Beyond Christmas Day, New Year's Eve parties can be intense, especially if you're the host. Then there are the different social, work, and family commitments that can seem relentless at times. All the while, you're trying to be your sparkling self. Before you run into the kitchen and silently scream, Quiet Revolution suggests finding some quiet space for yourself. In fact, you can do this even when surrounded by others, and without upsetting anyone.  

Make it a plan of action to find someplace to escape to if you're feeling overwhelmed after being around too many other people. Whether you're at your house or someone else's, there'll be somewhere you can retreat to and dip out of socializing. You may not be able to find quiet, but you can definitely find a space that requires you to interact less, even if this is around a bunch of kids (as long as they're ignoring you, of course). Another tactic is to offer to make drinks or some other task that lets you take off on your own.

Practice gratitude to enhance your mood

If you're feeling steamrolled by the thought of the holidays, let alone dealing with the stress when it arrives all packaged in a festive bow, you're hardly going to feel grateful. This might be a time of year that encourages everyone to get together, share the love, and feel thankful, but the reality might seem quite the opposite. As you're pulled in every direction in the name of happy festivities, you may begin to feel about as open-hearted as the Grinch. However, gratitude is a powerful tool for reducing stress and depression — and the holidays are a perfect time to practice it (via University of Utah Health). 

Gratitude boosts how you feel about yourself, and can also enhance your relationships. Think about how you feel when someone opens a Christmas present you've bought them. Pretty good, right? Showing your appreciation not only fosters better skills at dealing with the here and now: Research reveals that it reduces stress, too (per the American Psychological Association). 

But before you start showering glad tidings on everyone else during the holidays and telling them how wonderful they are, start with yourself. Being kind begins with you. Say a few positives about yourself each day, and try writing down what you feel gratitude about and toward to reinforce this feeling. Give yourself a pat on the back for being you, then share your good vibes with everyone else.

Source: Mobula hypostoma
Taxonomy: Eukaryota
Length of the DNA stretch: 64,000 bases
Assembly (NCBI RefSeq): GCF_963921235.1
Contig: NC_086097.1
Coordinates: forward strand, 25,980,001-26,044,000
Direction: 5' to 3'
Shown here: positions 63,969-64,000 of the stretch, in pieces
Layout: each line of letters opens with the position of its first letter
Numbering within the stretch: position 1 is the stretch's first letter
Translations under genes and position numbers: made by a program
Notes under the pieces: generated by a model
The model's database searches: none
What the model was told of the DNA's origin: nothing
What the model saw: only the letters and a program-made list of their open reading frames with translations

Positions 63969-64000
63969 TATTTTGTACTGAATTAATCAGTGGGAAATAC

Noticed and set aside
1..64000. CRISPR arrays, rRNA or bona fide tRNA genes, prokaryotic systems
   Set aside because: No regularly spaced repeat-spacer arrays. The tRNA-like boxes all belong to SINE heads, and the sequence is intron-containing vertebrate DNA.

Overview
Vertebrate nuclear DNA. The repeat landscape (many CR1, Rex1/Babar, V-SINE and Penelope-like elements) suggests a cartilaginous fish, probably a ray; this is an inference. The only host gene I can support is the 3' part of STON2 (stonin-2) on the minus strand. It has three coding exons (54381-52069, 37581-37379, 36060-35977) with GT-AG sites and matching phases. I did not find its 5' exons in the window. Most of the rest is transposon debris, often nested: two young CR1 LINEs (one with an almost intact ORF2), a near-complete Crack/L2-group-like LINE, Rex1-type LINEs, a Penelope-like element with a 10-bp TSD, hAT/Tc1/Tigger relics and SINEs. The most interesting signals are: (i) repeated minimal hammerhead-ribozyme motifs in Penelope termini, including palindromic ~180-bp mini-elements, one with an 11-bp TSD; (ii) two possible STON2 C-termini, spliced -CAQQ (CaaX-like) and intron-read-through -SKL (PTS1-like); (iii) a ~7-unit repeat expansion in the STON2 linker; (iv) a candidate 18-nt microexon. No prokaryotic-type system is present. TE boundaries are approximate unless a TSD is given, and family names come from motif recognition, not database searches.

Create boundaries for uncomfortable questions

Everyone can relate to the scenario of being around family and friends and having to dodge awkward conversations and unwanted questions about every aspect of their life. Singletons are quizzed about their relationship status; even if well-intentioned, this can make them feel freakishly alone. Childless couples are sometimes given the third degree about when they're thinking of starting a family. Even parents can feel under the cosh when questioned about the behavior of their kids. And then there's queries about work, politics, social issues, religion, real estate, lifestyle, and money. Chit chat over the turkey or at a New Year's Eve party over eggnog can feel like walking an emotional tightrope, even when there's no ill intent. 

Make sure you've got a safety net in place by following a few USA Today Life tips. It's always a good idea to be ready, and have your head in the right space. That means being aware of what subjects might feel intrusive if they're brought up, and which questions may create some element of stress. Get ready to respond, and do so in a way that works for you, rather than hoping subjects won't be brought up. Remember, it's up to you what information you want to offer, no matter how inquisitive (or downright nosy) someone else is. Put boundaries in place, stick to them, and don't go in for long, complex responses. Another good tactic is to change the subject altogether.

Manage your budget over the holidays

Money may make the world go 'round, but it can also make your world feel as if it's spinning in the wrong direction. If you overspend during the holidays, it can send your stress levels into overdrive. And if you just don't have the cash to fund the type of festive season you (or others around you) want, you can feel overflowing anxiety. 

A TD Bank survey (reported in a 2022 article from The Ascent) revealed that 69% of those who were surveyed had spent more than they should have during the holidays. Some 45% had overspent by at least $300. So, if your expenses don't always make sense over the holidays, the good news is that you're not alone. However, with living costs on the rise, you may want to ring in the changes and take some practical steps to avoid your festive budget bulging beyond your means.